A working paper supporting Australian banks to operationalise modern slavery due diligence
KPMG Australia and the Australian Banking Association’s Modern Slavery Working Group have collaborated to produce this first edition working paper: Typologies and Indicators of Modern Slavery. The paper provides a point of reference and common language for banks to operationalise the United Nations Guiding Principles on Business and Human Rightsi in the Australian banking context.
This edition focuses on the typologies and indicators of modern slavery in the forms of forced labour, labour exploitation, and debt bondage, and offers guidance on two high-risk sectors, agriculture and construction. Future editions will expand on other forms of modern slavery and other high-risk sectors.
Financial institutions may be connected to modern slavery and human trafficking through their own operations, or through their business relationships. Because the financial sector is so intertwined with the rest of the economy, financial sector action can help change the way the whole global economy works. The financial sector has a unique opportunity, at this critical juncture, to lead the transformation of our global economy to address modern slavery and human trafficking.
Finance Against Slavery and Trafficking Initiativeii
Modern slavery is a pervasive risk across many sectors, industries, and geographies, requiring a collective response from governments, regulators and authorities, communities, and corporates – including banks. Legislation mandating modern slavery reporting is in place, both in Australia and abroad, and mandatory human rights due diligence legislation is evolving. These legal requirements are coupled with increased expectations and demand from interested stakeholders including investors, employees, and the wider community upon organisations to act.
Guidance and tools for Australian banks to combat modern slavery
This paper collates various resources, expertise, and the experiences of ABA members to give an overview of the current modern slavery risk landscape and the banking industry’s response. It provides practical modern slavery due diligence guidance and tools, alongside extractable high-risk sector guides for the agriculture and construction sectors, which can be used in the identification of modern slavery risk. ABA members will also have access to a member-facing version containing additional tools and case studies, available directly from the ABA.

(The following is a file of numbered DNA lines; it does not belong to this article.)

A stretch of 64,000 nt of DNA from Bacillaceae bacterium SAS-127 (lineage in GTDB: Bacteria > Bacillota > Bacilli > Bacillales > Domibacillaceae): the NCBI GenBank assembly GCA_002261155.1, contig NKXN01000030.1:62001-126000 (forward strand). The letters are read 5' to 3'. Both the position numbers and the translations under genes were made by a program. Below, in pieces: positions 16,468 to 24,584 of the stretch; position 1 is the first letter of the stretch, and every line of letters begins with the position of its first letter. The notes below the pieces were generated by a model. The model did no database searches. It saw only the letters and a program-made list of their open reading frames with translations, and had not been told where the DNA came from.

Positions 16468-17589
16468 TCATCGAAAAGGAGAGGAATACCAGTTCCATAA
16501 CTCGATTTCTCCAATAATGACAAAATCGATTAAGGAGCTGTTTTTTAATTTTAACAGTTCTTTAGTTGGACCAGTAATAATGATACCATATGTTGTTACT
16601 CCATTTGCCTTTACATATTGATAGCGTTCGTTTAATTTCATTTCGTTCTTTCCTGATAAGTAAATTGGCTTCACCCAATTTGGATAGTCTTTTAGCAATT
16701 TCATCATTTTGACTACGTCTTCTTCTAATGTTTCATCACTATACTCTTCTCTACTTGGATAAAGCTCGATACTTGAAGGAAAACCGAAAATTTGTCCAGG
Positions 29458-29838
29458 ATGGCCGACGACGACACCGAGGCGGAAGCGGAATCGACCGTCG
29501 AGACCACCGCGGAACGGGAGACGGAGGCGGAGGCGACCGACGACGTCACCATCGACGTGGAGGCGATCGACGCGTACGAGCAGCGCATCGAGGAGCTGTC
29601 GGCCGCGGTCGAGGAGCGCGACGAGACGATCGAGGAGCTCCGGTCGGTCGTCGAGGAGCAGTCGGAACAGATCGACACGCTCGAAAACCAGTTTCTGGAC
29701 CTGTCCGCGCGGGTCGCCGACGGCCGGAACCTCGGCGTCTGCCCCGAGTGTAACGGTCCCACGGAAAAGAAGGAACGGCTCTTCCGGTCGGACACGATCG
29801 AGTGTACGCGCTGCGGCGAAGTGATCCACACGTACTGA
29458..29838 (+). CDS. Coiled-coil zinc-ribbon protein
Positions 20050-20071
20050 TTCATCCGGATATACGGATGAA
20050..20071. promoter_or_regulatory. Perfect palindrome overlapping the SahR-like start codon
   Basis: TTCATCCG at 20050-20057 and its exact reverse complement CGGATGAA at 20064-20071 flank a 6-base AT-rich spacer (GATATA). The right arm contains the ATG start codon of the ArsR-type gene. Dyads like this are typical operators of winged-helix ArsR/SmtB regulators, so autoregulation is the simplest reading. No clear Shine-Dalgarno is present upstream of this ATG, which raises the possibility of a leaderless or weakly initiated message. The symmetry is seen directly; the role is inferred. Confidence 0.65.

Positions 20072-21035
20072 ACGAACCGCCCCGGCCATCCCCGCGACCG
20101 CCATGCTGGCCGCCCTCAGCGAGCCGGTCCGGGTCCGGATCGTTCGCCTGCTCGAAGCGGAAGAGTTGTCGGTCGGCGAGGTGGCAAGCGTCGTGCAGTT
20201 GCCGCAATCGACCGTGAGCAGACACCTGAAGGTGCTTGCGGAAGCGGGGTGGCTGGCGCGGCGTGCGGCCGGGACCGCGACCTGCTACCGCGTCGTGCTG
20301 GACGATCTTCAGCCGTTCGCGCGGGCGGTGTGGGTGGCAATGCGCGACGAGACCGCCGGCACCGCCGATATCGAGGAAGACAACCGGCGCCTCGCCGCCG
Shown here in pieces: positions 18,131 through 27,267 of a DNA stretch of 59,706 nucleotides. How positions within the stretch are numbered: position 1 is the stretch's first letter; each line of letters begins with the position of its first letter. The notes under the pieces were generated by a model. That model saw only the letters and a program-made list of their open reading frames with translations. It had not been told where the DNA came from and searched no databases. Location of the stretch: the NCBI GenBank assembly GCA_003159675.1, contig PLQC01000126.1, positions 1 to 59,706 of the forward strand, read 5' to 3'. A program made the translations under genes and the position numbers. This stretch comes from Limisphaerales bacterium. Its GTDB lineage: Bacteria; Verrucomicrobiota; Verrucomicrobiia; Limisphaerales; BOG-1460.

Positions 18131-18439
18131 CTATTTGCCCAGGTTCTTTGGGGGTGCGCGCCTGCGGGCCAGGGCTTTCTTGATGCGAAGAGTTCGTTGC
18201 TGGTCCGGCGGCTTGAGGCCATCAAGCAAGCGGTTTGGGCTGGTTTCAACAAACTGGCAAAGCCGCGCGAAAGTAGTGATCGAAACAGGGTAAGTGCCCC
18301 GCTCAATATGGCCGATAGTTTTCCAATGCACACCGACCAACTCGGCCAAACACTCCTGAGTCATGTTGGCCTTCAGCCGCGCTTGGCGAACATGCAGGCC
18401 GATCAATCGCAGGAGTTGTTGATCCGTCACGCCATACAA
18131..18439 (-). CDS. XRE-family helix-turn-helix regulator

The working paper includes detail on:
- How modern slavery is connected to the banking industry
- How modern slavery manifests and may be detected
- How banks may embed human rights due diligence to address modern slavery
Note: The paper does not provide an agreed, implementable protocol for the Australian banking industry nor does it prescribe any obligations on individual banks. The ABA does, however, encourage members to embed the shared learnings and approaches into their internal policies and processes.
Enhancing the strength of modern slavery due diligence through collaboration
Australian banks play an important role in detecting and reporting financial crimes such as money laundering and fraud and recognise that industry-wide practices are critical to this endeavour. Detecting and reporting modern slavery, as a crime under international and Australian law, is no different, and it often manifests alongside these financial crimes.
A collective response to modern slavery risk, which like all risk evolves over time, is strengthened by internal and external information sharing and collaboration. This working paper is the product of such collaboration. It supports the industry to help prevent and address modern slavery through detection and reporting, and to use its influence to encourage responsible practices across its business relationships.